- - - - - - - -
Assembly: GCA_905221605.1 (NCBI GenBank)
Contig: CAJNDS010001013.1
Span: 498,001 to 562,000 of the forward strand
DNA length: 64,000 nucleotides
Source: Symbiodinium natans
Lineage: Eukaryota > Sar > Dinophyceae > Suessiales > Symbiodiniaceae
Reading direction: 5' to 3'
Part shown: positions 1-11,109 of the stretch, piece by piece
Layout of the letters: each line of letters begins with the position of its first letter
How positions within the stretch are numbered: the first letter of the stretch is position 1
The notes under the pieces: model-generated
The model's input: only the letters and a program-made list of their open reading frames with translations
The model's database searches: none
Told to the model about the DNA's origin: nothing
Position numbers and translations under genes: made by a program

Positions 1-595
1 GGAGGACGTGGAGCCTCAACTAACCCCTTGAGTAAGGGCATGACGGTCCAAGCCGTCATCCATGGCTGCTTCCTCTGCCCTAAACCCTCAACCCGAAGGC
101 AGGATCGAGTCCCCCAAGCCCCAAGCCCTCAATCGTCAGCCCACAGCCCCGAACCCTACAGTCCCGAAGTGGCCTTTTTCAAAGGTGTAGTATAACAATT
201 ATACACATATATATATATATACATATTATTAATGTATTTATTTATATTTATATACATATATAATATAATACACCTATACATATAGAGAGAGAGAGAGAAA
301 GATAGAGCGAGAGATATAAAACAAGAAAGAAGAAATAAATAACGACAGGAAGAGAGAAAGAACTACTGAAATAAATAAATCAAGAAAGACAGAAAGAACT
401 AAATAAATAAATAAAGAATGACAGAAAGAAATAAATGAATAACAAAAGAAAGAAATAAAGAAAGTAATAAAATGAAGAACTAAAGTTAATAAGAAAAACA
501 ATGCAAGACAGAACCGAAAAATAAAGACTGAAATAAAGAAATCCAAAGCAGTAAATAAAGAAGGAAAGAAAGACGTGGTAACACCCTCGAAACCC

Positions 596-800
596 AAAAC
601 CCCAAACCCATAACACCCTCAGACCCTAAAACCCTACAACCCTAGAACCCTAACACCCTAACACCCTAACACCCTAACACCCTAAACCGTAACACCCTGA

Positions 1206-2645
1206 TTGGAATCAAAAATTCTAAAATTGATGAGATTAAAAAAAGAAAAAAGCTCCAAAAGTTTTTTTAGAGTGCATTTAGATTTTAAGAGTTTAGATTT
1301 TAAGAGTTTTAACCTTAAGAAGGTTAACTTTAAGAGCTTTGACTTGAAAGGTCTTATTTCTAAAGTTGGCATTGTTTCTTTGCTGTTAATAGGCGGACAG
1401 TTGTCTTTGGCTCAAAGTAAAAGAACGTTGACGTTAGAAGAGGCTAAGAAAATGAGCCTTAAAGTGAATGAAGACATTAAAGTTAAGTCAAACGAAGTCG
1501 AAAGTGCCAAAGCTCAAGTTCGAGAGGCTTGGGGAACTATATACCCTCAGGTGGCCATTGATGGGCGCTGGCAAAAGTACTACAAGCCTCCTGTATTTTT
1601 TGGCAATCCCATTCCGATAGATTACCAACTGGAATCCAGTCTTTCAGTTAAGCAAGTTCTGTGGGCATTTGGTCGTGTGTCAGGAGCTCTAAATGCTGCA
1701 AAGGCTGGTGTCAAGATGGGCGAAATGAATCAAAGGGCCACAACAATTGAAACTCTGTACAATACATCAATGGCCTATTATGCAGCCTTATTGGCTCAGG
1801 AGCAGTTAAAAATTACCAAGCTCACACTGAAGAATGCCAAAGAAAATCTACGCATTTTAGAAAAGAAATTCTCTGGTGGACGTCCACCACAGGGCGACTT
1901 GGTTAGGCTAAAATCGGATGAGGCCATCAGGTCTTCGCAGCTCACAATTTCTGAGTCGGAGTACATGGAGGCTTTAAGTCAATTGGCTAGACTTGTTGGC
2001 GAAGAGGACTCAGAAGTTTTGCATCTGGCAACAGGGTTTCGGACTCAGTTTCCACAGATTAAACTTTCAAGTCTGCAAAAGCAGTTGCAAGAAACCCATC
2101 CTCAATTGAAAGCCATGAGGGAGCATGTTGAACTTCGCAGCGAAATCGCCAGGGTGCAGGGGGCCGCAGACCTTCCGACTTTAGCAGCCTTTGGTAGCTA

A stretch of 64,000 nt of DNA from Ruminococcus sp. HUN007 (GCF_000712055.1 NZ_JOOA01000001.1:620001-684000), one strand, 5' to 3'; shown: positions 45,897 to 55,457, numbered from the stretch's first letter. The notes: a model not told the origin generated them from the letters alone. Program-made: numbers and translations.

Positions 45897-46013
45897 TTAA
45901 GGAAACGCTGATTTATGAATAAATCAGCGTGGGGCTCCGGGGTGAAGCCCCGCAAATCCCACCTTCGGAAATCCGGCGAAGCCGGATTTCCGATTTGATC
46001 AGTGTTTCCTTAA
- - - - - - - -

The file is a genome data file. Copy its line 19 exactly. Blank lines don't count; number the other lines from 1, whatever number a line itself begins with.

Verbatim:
201 ATACACATATATATATATATACATATTATTAATGTATTTATTTATATTTATATACATATATAATATAATACACCTATACATATAGAGAGAGAGAGAGAAA